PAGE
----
2nd > November > 2001 Archive

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MS to force IT-security censorship

Exclusive: We all know how Microsoft likes to bully its many 'partners', so it comes as no surprise that the Beast has decided to apply its partnership muscle to silence the software and network security research community.
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Letsbuyit wins €4m investment

Letsbuyit, the cash-strapped dotcom buyers' club, has secured an additional €4m from an investor. This will help it on the way to achieving expected "sustained profitability...before the end of 2002".
Broken CD with wrench

HP adds 8700 to low-end Unix kit

HP continues to spread its latest PA-RISC 8700 CPU to its server range. Six weeks ago it revamped its midrange rp8400 with the faster chip, and yesterday its low-end rp5400 got the treatment.
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Linux wins access to next-generation CDs

Exclusive After months of closed-door negotiations, open source developers are now sure of royalty-free access to one of the most significant new storage formats of the future: Mount Rainier.
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The Browser Wars are back: Opera smacks MSN

Opera Software has rebuffed Microsoft's ever-shifting explanations of why the upstart browser found itself blocked from the MSN website.
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Apple sued over share dealings – again

A fourth set of lawyers seeking irate shareholders has crept out the woodwork to sue Apple for allegedly misleading investors.

IBM promotes self-healing systems

In his book, The Age of Spiritual Machines Ray Kurzweil estimates that when IBM's Deep Blue beat Garry Kasparov at chess in 1997, the computer had the brain equivalent of an adult lizard.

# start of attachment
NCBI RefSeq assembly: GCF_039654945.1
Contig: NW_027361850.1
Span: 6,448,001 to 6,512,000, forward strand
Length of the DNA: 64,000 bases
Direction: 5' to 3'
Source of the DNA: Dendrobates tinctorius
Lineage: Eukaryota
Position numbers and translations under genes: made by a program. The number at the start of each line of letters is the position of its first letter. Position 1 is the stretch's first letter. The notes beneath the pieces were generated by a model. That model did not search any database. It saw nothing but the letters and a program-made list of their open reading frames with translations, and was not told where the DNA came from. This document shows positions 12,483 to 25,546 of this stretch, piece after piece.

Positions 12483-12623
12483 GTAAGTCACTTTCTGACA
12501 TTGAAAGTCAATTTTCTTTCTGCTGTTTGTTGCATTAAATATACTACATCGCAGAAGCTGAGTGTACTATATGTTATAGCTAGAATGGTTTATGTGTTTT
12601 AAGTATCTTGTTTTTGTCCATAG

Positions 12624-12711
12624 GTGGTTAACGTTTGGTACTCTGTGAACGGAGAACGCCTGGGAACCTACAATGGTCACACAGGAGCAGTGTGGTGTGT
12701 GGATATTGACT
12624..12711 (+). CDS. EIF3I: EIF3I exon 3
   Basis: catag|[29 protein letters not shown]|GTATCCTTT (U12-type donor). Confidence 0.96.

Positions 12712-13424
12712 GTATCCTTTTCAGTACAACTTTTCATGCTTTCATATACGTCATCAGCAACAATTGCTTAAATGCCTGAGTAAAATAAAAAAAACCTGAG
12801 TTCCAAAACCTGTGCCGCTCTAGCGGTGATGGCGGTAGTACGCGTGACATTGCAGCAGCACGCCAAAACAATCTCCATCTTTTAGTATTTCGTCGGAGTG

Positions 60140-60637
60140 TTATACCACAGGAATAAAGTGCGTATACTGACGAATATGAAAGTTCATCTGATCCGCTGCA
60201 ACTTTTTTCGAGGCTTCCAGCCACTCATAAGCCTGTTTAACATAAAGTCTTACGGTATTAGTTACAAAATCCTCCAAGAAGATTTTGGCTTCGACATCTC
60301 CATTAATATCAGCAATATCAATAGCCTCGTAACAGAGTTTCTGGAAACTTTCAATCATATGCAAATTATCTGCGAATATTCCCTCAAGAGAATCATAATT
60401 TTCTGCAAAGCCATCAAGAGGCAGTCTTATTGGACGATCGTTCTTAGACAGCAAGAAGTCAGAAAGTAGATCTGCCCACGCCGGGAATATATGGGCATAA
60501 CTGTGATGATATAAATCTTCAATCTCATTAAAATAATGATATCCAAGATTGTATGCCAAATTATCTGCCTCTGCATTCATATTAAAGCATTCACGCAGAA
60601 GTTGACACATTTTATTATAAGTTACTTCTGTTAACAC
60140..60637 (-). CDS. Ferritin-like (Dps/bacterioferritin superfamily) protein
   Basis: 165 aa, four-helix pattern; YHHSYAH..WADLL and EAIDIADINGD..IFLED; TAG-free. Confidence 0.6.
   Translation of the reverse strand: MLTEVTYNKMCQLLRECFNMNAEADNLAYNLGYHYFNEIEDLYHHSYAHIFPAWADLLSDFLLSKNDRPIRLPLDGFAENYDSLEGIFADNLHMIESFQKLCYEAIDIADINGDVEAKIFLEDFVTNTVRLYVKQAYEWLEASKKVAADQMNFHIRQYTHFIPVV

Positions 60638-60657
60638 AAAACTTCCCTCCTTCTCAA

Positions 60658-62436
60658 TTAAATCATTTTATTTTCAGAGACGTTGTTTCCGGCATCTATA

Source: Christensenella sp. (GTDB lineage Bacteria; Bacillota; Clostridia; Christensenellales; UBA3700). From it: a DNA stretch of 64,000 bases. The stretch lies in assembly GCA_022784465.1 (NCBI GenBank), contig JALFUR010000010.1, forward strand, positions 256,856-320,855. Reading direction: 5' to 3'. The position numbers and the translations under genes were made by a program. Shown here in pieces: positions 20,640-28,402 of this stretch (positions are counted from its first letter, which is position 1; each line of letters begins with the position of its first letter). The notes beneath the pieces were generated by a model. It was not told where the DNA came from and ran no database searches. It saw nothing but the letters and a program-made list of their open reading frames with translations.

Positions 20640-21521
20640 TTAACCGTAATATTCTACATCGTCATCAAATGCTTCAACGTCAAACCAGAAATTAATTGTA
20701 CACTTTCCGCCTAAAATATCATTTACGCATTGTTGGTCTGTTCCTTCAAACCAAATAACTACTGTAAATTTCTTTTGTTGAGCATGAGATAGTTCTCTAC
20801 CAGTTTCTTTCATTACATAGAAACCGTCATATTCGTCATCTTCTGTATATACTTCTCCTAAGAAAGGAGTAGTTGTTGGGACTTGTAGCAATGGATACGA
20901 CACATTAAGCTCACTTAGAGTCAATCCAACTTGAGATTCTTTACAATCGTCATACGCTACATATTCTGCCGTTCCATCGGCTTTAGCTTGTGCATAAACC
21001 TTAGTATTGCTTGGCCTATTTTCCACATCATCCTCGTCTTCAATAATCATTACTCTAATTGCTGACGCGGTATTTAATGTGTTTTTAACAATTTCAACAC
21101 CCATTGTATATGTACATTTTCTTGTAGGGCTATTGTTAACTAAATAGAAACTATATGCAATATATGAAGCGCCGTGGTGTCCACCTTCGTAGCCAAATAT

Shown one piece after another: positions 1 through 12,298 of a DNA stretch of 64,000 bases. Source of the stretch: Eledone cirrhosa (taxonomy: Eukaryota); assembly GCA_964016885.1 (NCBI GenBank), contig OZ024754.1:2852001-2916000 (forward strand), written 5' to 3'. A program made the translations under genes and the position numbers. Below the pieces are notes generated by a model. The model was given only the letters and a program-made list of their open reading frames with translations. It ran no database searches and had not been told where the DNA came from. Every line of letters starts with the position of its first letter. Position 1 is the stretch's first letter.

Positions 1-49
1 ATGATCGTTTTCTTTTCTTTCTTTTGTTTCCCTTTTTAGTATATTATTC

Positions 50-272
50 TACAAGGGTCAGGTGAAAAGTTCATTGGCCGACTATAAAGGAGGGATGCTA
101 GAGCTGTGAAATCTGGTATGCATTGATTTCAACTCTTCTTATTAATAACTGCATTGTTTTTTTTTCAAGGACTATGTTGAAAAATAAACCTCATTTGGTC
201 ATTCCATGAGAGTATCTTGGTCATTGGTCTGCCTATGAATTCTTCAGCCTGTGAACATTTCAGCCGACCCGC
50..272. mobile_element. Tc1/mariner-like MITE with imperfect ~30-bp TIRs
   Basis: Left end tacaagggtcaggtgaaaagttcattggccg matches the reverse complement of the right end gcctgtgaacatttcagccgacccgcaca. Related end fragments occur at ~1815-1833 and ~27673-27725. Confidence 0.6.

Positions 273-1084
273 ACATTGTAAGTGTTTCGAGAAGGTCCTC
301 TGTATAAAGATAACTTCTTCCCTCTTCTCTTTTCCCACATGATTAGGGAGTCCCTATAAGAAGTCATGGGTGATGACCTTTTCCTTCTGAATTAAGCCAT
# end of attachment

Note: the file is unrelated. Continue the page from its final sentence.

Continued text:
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DoJ to cut MS ‘sellout’ deal without States' blessing?

As the cries of 'sellout' over the DoJ's proposed antitrust settlement with Microsoft grow louder, it looks increasingly likely that the 18 US States that have been party to the action will refuse to sign up for the deal, and peel off.
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SIS poo-poos Rambus chipset plan

SIS has refuted rumours that it's the mysterious Rambus licensee preparing to bring to market an alternative Pentium 4 and RDRAM-based chipset to Intel's 850.
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SIS announces DDR400, Pentium 4 chipset

SIS added a DDR400-based Pentium 4 chipset to its roadmap yesterday. But with the memory spec. as yet unratified - even DDR333 has yet to gain fill JEDEC approval - don't expect it any time soon.
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FRIACO – Dr Jekyll and Mr Hyde

If you were undecided whether flat-rate Internet access is helping or hindering the Internet economy, worry no longer. Because today, Flat Rate Internet Access Call Origination (FRIACO) is a good thing.
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XP hangs, AMD stomps Intel

HWRoundup Windows XP is not so happy on some older Pentium III-based notebooks, ExtremeTech says. This article has all you need to know about issues with internal modems that may hang your system.
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Microsoft sings praises of open standards